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SCOBY Project

Research Open House 2024

A clear vessel contains an orange kombucha. Next to it are a few red-orange crystalline objects.

Moein Shashaei, Visiting Assistant Professor, Undergraduate Communications Design

School of Design

Innovation Award Winner

I learned making Kombucha over the Covid19 lockdown. Besides being a refreshing probiotic drink, the brewed sweet tea started fascinating me as a model system for cooperation and conflict in a multi-species ecosystem. Upon introduction of the SCOBY (Symbiotic Culture of Bacteria and Yeast) to the sweet tea, the yeast eats the sugar and makes alcohol. At the same time, bacteria consume the alcohol and produce acid, generating a film of bacterial cellulose on the surface of the liquid, that will house their symbiotic colony. 

For the Spring 23 semester, I was asked by the UgComD department to run a trial, very hands-on class of Product, Environment, Material. Through that, I got to meet the Thermoforming (vacuum) machine. I learned more about the family of thermoplastics that are widely used in the packaging industry — most are not recyclable. As the class conversation on “what could be a more sustainable alternative for this material” was ongoing I thought of the kombucha biofilm. The past summer I received the SoD faculty fellowship for “SCOBY Thermoforming Project” and started brewing at Pratt.

By the end of my summer fellowship, I learned that SCOBY as I know it right now perhaps is not thermoform-able. However, I am experimenting with many other ways of forming it both during its growth and after the harvest. I am also doing research into all the different ways this material can be used as a green alternative to plastic, leather, and paper.

For Fall 23, I received the Dean’s Office graduate assistantship fund for this project. Right now I am producing more SCOBY and expanding the capacity of my research. I am optimistic about the potential of this material for starting some conversations and solving some problems.

In the world of fermentation, the symbiotic culture of bacteria and yeast (SCOBY) stands as a testament to the power of collaboration, not only among microorganisms but as a model for cross-species harmony. This research project seeks to delve into the fundamental principles of collaboration within SCOBY communities, extracting valuable insights for design that harmonizes human activities with broader ecosystems. This project uses kombucha, its byproduct, and the natural process of its fermentation as a platform to explore:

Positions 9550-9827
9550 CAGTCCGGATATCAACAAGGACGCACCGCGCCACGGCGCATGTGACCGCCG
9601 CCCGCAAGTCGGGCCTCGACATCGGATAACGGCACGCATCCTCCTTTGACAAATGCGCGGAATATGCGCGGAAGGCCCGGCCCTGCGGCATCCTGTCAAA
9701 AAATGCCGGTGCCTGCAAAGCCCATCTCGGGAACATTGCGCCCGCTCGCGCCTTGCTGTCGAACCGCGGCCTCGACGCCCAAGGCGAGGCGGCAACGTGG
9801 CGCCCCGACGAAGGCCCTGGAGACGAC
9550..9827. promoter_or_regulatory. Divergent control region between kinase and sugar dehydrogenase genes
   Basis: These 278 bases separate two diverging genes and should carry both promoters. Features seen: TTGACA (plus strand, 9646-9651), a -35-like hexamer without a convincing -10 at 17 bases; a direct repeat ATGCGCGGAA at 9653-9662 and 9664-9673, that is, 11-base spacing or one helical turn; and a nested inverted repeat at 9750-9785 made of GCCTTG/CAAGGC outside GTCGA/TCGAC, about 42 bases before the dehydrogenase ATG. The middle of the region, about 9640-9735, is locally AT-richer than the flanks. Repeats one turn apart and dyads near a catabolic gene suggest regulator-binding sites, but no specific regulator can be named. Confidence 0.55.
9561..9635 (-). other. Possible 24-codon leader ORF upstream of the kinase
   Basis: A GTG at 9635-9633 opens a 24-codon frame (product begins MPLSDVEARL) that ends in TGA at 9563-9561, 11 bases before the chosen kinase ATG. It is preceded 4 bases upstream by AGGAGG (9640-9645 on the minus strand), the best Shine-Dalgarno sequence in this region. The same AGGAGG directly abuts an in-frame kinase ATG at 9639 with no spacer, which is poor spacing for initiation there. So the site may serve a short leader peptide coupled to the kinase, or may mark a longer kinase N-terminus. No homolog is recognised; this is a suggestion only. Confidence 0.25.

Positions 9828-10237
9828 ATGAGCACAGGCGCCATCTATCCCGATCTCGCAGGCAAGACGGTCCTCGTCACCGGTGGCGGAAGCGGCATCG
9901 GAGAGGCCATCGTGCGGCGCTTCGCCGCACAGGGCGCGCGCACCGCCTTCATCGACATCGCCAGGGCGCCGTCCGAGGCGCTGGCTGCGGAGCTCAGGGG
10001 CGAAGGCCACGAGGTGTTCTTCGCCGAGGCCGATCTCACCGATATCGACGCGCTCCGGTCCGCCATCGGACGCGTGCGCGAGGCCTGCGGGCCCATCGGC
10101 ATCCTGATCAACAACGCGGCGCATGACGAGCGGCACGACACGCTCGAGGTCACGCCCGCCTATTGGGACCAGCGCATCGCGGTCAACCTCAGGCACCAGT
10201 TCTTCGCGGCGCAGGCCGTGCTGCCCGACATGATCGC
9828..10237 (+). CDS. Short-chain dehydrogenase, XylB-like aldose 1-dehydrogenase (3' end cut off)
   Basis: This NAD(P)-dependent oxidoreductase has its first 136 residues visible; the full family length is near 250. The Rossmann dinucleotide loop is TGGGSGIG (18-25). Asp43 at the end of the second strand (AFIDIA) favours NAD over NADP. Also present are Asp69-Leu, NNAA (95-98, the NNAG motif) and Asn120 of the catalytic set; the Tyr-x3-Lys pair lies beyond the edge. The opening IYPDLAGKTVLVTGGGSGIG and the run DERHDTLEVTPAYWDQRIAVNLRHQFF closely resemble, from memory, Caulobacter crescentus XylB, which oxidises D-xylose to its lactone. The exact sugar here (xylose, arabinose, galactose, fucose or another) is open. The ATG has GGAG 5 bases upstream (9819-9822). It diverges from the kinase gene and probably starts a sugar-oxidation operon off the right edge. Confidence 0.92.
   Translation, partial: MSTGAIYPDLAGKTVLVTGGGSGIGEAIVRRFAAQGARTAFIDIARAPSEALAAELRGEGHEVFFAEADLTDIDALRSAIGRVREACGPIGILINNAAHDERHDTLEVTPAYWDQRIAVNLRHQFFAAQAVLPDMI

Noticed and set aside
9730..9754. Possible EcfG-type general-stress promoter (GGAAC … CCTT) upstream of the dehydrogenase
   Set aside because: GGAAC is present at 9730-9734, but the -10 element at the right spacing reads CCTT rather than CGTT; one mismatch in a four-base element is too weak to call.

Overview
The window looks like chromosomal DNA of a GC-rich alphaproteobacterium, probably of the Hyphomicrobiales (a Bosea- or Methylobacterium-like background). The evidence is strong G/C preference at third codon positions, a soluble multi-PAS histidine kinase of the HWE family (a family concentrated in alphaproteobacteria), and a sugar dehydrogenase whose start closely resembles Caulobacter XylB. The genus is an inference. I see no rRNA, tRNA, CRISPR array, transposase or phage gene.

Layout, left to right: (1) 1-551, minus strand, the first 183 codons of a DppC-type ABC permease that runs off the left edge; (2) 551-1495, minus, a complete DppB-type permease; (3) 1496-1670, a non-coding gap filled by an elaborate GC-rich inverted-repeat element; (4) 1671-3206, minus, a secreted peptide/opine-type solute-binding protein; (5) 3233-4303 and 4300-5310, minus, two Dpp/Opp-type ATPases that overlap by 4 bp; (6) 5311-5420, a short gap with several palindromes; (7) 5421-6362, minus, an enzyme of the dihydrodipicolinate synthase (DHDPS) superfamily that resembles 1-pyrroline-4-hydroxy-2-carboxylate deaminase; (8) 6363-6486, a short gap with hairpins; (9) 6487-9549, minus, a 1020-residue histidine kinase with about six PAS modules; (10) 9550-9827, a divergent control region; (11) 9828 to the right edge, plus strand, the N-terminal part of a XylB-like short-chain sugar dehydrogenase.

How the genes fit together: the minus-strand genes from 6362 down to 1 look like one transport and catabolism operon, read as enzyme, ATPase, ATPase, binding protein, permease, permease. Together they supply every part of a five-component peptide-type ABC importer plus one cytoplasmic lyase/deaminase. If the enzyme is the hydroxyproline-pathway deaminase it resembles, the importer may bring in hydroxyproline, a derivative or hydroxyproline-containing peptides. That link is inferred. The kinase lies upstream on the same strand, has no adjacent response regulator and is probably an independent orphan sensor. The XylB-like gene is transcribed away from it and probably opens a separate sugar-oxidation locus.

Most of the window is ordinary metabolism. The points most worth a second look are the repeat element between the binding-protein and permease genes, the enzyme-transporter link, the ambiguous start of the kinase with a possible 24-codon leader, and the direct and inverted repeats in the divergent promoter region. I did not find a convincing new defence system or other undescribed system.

Cross-Species Collaboration Principles:

Investigate the mechanisms of collaboration within SCOBY ecosystems, emphasizing how different microorganisms harmonize to achieve a common goal. Translate these principles into a framework applicable to cross-species collaborations in various ecological contexts.

Transformation Design for Sustainable Living:

Explore the gateway from a metaphor to real transformation design to reshape human practices in harmony with the broader ecosystem, leveraging insights from SCOBY collaboration principles. Develop human-centered design interventions that encourage symbiotic relationships between humans and the other world for sustainable living.

Ecological Literacy Through Fermentation:

Develop educational programs that use SCOBY fermentation as well as other bioprocesses to enhance ecological literacy. Enable individuals to understand and appreciate the collaborative dynamics inherent in ecosystems, fostering a mindset of interconnectedness.

Transformational Rituals:

Integrate SCOBY fermentation into everyday rituals, transforming the act of brewing kombucha into a reflective practice that encourages mindfulness and an awareness of our impact on the environment. Explore how such rituals can drive sustainable behavior change.

This research project envisions a future where the collaborative spirit inherent in SCOBY ecosystems serves as a source of inspiration for transformational design, promoting a harmonious coexistence between humans and the broader ecological tapestry. Through the lens of fermentation, we aim to redefine our relationship with the natural world, encouraging practices that celebrate collaboration, sustainability, and a profound sense of interconnectedness.

An overhead, closeup photograph of a SCOBY on a flat surface.
A large glass vessel contains a murky liquid. There is the figure of a hand floating in the liquid. Next to it is a plastic tray containing a similar liquid. It is half wrapped by plastic and has a large metal spoon resting in it.
A worktable with three glass bottles with swing lids. One is full with a yellow-brown liquid and the lid is closed. Another is full of the liquid but has a red funnel in the top of it and is open. The third is open and empty. There are two plastic trays on the table both with the same liquid inside. One is covered by plastic. The other is half covered and has a large metal spoon resting in it. There is an open bag of Domino sugar on the table.
A small book is held open by two hands. The pages appear to be discolored. A second person is holding a small pamphlet describing the creation of kombucha.
Photo Courtesy of Pratt Communications and Marketing.
Moein Shashaei is talking to a few people about his project. He's pointing at a kombucha fermentation crock.
Photo Courtesy of Pratt Communications and Marketing.
Visiting Assistant Professor Moein Shashaei wins the Innovation Award at the 2024 Research Open House.
Visiting Assistant Professor Moein Shashaei wins the Innovation Award at the 2024 Research Open House.